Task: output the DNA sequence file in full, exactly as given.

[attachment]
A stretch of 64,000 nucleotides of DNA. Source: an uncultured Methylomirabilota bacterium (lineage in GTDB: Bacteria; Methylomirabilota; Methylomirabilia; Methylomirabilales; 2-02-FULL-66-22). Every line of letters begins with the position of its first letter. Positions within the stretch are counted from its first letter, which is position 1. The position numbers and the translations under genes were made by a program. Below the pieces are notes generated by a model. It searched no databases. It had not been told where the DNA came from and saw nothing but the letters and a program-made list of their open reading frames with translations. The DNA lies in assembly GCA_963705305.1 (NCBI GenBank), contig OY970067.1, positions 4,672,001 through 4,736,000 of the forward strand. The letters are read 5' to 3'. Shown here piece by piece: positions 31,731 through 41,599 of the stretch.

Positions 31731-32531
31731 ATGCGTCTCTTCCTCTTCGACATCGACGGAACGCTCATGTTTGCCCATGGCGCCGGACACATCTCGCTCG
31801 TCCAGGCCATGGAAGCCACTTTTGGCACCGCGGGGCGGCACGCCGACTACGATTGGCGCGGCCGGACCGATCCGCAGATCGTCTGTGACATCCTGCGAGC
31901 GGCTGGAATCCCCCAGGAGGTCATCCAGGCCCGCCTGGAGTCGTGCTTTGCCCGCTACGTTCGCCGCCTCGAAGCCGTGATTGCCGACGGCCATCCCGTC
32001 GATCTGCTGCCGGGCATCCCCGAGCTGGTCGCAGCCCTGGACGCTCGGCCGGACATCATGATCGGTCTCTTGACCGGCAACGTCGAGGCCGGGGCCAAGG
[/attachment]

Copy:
A stretch of 64,000 nucleotides of DNA. Source: an uncultured Methylomirabilota bacterium (lineage in GTDB: Bacteria; Methylomirabilota; Methylomirabilia; Methylomirabilales; 2-02-FULL-66-22). Every line of letters begins with the position of its first letter. Positions within the stretch are counted from its first letter, which is position 1. The position numbers and the translations under genes were made by a program. Below the pieces are notes generated by a model. It searched no databases. It had not been told where the DNA came from and saw nothing but the letters and a program-made list of their open reading frames with translations. The DNA lies in assembly GCA_963705305.1 (NCBI GenBank), contig OY970067.1, positions 4,672,001 through 4,736,000 of the forward strand. The letters are read 5' to 3'. Shown here piece by piece: positions 31,731 through 41,599 of the stretch.

Positions 31731-32531
31731 ATGCGTCTCTTCCTCTTCGACATCGACGGAACGCTCATGTTTGCCCATGGCGCCGGACACATCTCGCTCG
31801 TCCAGGCCATGGAAGCCACTTTTGGCACCGCGGGGCGGCACGCCGACTACGATTGGCGCGGCCGGACCGATCCGCAGATCGTCTGTGACATCCTGCGAGC
31901 GGCTGGAATCCCCCAGGAGGTCATCCAGGCCCGCCTGGAGTCGTGCTTTGCCCGCTACGTTCGCCGCCTCGAAGCCGTGATTGCCGACGGCCATCCCGTC
32001 GATCTGCTGCCGGGCATCCCCGAGCTGGTCGCAGCCCTGGACGCTCGGCCGGACATCATGATCGGTCTCTTGACCGGCAACGTCGAGGCCGGGGCCAAGG